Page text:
15 Jan

# The Difference Between kVA and kVAR

In one of our previous posts, we spoke in-depth about the difference between kW and kVA. Now, if you haven't read that yet, we recommend giving it a quick look before understanding the difference between Kilo-Volt-Amperes (kVA) and Kilo-Volt-Amperes Reactive power (kVAR).

From the previous post, you'll have got an understanding of what exactly kVA is and its relation to Kilowatt (kW) or real power.

### What does kVA mean?

kVA is a measure of apparent power: it tells you the total amount of power in use in a system. In a 100% efficient system kW = kVA. However electrical systems are never 100% efficient and therefore not all the system's apparent power is being used for useful work output.

So, what exactly is kVAR?

### What does kVAR mean?

kVAR is a measure of reactive power: this is the power that hasn't converted into kVA. In simpler terms, reactive power is the unused power generated by reactive components in a generator.

When energy from a generator creates motion, light, heat, and sound, those are all powered by kW (real power). Reactive power is the power that generates magnetic fields that drive rotating equipment and is dependent on the power factor.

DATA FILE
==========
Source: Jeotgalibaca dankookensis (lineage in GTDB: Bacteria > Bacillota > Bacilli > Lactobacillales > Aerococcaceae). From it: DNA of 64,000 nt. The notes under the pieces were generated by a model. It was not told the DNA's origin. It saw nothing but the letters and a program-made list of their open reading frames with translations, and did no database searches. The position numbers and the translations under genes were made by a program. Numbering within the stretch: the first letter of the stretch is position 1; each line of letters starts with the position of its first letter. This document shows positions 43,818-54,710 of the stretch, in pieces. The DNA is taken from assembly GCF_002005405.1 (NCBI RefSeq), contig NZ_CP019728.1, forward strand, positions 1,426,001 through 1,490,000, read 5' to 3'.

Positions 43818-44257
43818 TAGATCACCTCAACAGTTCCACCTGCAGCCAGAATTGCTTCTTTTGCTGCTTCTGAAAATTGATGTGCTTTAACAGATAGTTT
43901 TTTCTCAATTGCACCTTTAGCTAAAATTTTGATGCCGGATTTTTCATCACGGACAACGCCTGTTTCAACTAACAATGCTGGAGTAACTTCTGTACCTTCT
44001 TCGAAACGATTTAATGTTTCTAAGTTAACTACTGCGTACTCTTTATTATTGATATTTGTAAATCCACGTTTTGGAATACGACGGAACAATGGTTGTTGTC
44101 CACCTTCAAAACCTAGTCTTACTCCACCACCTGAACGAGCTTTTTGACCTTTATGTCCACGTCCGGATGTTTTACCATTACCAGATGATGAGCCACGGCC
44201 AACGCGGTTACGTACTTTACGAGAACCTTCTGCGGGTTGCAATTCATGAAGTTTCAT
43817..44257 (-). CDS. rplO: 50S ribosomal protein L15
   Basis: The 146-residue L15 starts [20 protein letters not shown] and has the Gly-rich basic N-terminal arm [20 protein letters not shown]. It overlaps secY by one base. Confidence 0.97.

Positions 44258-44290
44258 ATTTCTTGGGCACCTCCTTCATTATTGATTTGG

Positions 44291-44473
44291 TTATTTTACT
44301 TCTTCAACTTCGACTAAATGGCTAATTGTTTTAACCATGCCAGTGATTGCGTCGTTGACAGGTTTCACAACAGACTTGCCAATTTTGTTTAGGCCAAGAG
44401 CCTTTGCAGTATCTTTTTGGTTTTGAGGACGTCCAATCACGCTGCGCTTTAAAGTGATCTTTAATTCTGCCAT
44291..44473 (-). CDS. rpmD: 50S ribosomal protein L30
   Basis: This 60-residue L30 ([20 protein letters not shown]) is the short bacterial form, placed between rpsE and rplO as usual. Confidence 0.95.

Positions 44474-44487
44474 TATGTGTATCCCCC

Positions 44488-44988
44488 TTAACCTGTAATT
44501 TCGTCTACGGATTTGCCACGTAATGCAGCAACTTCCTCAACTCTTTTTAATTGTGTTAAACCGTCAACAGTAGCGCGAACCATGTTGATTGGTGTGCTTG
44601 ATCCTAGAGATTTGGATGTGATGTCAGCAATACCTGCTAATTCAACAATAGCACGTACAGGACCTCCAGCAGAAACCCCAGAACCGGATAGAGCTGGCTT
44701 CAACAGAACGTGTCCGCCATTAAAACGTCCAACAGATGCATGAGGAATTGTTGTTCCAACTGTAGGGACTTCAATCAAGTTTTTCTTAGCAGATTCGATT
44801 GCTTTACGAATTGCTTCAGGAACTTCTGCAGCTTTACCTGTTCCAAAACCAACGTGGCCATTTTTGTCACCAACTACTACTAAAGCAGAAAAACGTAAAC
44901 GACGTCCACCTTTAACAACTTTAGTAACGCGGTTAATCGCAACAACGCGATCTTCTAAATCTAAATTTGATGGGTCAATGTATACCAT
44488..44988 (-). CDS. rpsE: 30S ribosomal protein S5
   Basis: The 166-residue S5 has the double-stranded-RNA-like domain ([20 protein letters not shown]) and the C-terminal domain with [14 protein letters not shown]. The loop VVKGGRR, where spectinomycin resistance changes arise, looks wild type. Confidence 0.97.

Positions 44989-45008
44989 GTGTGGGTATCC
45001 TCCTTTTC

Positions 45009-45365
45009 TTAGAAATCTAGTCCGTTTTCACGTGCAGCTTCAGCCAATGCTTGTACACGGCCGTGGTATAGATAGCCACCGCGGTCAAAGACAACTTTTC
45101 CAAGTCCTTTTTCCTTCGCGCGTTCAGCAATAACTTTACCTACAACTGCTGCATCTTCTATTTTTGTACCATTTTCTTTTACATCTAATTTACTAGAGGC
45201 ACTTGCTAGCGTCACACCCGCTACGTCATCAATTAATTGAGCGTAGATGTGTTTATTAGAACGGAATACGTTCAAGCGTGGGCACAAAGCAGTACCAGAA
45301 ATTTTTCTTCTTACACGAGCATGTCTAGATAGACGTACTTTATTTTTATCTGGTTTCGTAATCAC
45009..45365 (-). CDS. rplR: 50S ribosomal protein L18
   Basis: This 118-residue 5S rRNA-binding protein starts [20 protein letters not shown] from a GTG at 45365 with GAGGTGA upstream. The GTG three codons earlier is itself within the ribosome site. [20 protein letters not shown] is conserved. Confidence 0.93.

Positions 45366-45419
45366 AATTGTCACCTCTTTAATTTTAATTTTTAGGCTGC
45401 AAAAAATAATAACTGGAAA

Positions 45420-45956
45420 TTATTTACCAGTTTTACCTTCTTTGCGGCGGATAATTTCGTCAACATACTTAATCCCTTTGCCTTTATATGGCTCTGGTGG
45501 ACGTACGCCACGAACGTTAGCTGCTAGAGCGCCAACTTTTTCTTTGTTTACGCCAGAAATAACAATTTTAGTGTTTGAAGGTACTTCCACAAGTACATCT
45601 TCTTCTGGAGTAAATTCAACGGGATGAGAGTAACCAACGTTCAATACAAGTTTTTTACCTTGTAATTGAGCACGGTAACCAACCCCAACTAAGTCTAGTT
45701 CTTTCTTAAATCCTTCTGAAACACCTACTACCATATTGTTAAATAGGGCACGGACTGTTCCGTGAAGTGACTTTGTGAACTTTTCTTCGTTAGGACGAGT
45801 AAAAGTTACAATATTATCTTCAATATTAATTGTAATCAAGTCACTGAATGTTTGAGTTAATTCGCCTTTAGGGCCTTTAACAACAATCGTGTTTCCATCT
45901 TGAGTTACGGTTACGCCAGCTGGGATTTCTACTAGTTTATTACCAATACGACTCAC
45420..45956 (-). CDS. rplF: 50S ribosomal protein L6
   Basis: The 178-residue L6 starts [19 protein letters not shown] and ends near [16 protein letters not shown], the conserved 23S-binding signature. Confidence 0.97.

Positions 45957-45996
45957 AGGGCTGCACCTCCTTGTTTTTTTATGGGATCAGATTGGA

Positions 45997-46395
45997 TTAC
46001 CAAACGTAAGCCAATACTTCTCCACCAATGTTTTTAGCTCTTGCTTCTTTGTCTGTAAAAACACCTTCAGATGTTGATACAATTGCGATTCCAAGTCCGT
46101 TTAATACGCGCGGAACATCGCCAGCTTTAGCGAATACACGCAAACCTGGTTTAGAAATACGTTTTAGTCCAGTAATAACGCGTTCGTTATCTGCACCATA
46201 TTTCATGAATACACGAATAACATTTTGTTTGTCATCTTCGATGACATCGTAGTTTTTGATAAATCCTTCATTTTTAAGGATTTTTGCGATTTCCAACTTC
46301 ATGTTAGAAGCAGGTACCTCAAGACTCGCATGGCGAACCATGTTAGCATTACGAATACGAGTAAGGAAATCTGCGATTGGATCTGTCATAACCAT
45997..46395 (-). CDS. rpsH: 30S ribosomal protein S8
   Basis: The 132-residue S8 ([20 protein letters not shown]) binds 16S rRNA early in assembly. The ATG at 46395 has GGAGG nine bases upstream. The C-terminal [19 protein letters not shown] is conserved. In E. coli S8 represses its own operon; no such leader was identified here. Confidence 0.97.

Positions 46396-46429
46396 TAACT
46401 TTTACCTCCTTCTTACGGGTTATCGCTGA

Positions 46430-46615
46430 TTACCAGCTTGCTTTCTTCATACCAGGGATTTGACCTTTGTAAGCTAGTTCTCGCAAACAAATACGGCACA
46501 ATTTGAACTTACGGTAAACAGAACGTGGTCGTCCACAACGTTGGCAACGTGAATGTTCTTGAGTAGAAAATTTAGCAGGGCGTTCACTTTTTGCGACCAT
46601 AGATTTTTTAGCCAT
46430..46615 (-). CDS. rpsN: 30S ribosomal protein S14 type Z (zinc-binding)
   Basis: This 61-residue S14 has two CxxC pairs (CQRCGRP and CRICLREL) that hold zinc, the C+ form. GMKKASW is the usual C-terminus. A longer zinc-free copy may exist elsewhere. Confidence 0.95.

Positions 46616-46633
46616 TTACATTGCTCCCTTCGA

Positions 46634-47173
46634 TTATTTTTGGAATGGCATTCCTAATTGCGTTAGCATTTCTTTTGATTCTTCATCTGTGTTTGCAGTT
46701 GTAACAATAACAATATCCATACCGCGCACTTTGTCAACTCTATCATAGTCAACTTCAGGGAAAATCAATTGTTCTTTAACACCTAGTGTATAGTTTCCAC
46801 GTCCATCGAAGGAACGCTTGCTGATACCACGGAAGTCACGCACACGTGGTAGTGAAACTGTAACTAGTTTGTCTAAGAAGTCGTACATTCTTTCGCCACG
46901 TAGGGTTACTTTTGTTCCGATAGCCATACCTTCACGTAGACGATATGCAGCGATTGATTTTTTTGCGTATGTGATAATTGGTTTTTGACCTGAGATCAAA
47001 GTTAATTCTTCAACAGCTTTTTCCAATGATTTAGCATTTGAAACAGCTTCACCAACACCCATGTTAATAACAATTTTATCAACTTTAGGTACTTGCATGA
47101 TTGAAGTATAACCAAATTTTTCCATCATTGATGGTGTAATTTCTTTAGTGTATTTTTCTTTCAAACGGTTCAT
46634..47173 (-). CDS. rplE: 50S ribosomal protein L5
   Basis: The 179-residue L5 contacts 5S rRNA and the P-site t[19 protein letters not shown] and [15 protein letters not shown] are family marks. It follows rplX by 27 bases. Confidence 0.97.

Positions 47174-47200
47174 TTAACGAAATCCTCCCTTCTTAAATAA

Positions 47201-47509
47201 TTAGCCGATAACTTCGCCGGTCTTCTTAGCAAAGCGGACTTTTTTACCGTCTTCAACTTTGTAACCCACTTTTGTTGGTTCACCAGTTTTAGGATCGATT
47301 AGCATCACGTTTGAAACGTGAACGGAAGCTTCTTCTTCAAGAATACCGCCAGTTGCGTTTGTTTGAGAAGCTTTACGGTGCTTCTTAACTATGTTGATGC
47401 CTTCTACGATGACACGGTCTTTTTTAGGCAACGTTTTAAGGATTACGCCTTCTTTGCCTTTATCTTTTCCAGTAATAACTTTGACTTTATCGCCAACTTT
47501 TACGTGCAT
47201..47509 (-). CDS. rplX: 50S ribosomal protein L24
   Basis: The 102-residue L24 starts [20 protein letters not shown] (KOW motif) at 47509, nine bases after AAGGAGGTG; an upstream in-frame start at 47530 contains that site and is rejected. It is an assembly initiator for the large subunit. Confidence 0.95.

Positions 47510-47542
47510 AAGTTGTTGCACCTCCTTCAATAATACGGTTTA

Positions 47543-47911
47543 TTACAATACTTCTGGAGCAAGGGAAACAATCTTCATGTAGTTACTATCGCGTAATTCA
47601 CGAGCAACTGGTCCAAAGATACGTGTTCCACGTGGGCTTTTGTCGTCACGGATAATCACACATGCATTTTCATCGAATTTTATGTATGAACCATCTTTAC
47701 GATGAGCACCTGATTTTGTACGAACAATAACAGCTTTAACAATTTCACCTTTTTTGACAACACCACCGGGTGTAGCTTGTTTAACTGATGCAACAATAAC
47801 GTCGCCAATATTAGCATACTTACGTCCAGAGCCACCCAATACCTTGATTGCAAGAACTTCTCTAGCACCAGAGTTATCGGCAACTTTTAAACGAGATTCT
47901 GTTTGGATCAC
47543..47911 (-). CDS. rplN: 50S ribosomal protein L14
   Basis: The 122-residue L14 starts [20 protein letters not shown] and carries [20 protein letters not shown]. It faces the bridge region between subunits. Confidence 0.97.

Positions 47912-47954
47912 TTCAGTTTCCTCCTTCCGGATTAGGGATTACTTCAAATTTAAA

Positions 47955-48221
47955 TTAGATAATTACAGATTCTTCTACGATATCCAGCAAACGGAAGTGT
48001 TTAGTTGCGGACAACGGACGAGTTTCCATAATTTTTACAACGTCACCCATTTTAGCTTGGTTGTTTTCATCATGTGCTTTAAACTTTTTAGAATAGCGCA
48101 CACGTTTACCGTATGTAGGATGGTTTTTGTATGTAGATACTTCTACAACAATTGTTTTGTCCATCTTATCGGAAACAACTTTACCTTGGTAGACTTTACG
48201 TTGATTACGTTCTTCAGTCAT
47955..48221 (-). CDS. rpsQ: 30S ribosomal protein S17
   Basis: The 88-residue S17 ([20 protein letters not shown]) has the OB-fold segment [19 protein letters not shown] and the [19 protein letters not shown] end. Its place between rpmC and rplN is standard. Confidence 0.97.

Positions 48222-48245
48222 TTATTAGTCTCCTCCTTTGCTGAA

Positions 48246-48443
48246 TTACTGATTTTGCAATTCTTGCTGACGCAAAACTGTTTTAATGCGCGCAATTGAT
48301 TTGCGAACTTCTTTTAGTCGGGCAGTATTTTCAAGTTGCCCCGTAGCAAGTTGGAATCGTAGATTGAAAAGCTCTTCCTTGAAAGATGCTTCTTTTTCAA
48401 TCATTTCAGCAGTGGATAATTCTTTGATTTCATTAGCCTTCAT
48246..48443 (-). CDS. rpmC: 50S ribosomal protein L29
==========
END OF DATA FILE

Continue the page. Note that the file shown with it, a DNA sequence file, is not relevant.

### What is the relation between kVA, kW and kVAR?

Electrical efficiency is expressed as a power factor between 0 and 1: the closer the power factor is to 1, the more efficiently the kVA is being converted into useful kW. Generators have a power factor of 0.8.

Apparent power (kVA) is made up of two types of power: active power (kW) and reactive power (kVAR).

[kVA = kW + kVAR]

The formula consequently for Power factor is:

Active power (kW) x 100 / Apparent power (kVA) ### What is the formula to calculate kVAR?

Generator A:

kW: 80

kVA: 100 = 80 kW + 20 kVAR

Power Factor: 80/100 = 0.8

Confused? We don't blame you. How about we fall back on our dear friend... beer. If you've read our blog on the difference between kW and kVA you'll already be familiar with it. There we explained total contents of a pint glass (liquid + foam) would equate to kVA.

The liquid part serves to quench your thirst (kW), however, the foam is the excess that doesn't serve much purpose but is a necessity (kVAR). Therefore, the better the bartender (the more efficient the generator), the more beer (kW) you get. The less foam (kVAR) the happier you are! To the left is an image to represent just that.

If you have any questions regarding the role kVAR plays in your next project, please do reach out to us at the link below and we’d be happy to help.